The decision to move agriculture ahead of every other potential land use in the Valley was not overwhelmingly popular at the time. The first public hearing held by the Board on the concept in draft ordinance form lasted more than three hours. The crowd attending the heading was so large that the hearing had to be held in the Ridgeview Junior High School gymnasium. Large crowds, long meeting sand heated emotions became the hallmarks for the proposed Agricultural Preserve program.
The adoption of the ordinance was immediately challenged by unhappy property owners in the courts as being unconstitutional and discriminatory. The county won favorable decisions a both the Superior Court and Court of Appeals levels. The Board of Supervisors also received a Special merit Award from the California Chapter of the American Institute of Planners of h the innovative character of the Agricultural Preserve, and also a lot of news media attention.
A second action that was equally as controversial as establishing the Preserve concept as part of the zoning ordinance was the actual rezoning of 23,000 acres of Valley land to the new classification. Whose property was to be placed inside the boundaries of a new district that made agriculture the highest and best use and increased the parcel size from a minimum of one acre to twenty acres? Where would the lines be drawn? Once again, long meetings, large crowds and strong emotions became the order of the day.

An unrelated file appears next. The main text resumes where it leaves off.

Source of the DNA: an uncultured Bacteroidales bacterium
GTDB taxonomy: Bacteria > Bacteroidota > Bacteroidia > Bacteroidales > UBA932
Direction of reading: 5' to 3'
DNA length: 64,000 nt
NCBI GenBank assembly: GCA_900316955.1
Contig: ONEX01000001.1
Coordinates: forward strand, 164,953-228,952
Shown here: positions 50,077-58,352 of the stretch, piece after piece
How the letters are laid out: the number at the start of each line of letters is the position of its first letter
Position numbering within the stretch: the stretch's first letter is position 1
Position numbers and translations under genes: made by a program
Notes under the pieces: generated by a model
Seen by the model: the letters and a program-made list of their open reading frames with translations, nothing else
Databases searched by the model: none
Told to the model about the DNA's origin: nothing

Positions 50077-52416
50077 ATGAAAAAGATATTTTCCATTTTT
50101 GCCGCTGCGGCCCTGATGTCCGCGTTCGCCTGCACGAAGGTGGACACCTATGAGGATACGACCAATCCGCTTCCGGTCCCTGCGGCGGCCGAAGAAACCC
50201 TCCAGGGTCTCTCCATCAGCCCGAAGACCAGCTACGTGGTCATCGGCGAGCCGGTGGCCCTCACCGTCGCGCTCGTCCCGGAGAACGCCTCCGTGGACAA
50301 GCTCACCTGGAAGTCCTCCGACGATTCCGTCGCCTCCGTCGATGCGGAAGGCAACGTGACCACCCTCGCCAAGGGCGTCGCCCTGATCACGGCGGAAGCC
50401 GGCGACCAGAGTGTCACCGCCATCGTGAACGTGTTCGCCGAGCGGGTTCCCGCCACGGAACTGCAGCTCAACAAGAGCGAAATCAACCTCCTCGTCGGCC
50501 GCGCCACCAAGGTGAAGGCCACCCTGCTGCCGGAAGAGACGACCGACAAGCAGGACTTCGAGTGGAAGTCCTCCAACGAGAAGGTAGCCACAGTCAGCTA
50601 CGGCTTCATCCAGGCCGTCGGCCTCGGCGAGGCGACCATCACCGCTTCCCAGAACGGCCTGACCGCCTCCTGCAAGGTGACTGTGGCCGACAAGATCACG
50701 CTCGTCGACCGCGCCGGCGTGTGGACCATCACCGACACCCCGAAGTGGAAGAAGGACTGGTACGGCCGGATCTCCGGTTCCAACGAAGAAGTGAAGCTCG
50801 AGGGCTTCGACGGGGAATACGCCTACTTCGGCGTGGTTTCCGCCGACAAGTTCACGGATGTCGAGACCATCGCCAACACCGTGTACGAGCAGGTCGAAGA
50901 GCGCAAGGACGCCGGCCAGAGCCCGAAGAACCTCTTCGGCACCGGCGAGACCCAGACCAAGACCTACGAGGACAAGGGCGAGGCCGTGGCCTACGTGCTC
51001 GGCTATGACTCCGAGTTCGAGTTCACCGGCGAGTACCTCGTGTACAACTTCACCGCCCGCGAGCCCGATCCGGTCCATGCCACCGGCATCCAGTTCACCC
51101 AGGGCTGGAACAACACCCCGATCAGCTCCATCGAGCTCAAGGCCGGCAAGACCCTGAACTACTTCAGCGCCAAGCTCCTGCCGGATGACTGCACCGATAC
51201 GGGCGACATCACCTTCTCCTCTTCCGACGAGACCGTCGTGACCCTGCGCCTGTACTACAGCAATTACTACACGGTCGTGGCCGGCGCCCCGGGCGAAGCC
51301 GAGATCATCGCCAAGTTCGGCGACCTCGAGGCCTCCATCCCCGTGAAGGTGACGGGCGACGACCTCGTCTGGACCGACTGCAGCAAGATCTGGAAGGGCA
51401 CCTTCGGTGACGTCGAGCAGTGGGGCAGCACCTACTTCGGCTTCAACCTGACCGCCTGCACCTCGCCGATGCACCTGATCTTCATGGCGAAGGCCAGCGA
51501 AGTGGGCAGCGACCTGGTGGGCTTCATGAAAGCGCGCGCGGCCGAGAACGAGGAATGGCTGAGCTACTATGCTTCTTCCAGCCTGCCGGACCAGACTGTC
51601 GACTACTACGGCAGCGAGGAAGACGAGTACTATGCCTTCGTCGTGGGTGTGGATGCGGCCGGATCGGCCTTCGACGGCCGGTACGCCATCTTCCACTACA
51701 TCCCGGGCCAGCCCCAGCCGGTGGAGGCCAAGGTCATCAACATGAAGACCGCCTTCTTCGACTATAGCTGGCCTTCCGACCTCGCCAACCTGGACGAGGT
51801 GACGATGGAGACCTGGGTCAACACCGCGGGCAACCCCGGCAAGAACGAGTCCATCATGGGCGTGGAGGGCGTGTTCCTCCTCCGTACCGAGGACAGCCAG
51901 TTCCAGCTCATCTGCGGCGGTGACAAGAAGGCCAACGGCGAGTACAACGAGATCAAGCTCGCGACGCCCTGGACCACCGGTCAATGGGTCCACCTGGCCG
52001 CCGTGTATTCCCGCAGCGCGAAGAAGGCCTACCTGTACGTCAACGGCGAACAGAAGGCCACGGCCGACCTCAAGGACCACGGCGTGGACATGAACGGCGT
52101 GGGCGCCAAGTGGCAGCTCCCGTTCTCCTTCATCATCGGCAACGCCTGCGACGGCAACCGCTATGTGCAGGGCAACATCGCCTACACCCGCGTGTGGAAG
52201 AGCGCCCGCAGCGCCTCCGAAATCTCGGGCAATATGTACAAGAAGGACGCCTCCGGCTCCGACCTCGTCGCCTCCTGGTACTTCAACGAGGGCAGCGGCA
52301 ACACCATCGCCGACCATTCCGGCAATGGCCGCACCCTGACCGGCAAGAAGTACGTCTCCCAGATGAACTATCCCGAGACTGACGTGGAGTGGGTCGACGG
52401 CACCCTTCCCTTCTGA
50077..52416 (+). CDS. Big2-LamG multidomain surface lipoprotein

While the total acceptance of the Agricultural Preserve was many years away, the action to establish the second Preserve, 2,200 acres in Wooden Valley in June of 1969 generated little public interest, and little opposition and no legal challenges.
Whether the action taken by the county in 1968 was a major factor in the meteoric growth of the wine industry that occurred in the years that followed or whether the booming wine industry that followed validated the Board’s and Commission’s decisions is not really important today. What is important for the county and this celebration is that 40 years ago 12 citizens of Napa County (five members of the Board of Supervisors and seven members of the County’s Planning Commission) had the wisdom, the foresight and the courage to take an action that was not popular at the time but was, without doubt, the right one for the county’s future.
The action they took then forever changed the future of Napa County. In the years since that action was taken, while the Agricultural Preserve has been expanded in several areas, not one acre of land has ever been removed from the Preserve or rezoned for a non-agricultural use. The Agricultural Preserve remains the dominant feature of the county’s General Plan, Zoning Ordinance and the political landscape.
That single idea: “agriculture is the highest and best use of the land” – wrapped in the legal form of an ordinance and sustained by the citizens of Napa County, the wine industry and local government – has preserved in the past and ensured in the future the preservation of one of the most beautiful valleys in the world.
For more information, please visit our website exclusively dedicated to the Napa County Agricultural Preserve
1968 Board of Supervisors
Julius Caiocca (Chair)
N.D. (Pete) Clark
1968 Planning Commission
Felix Vandershoot (Chair)
Kent B. Ingalls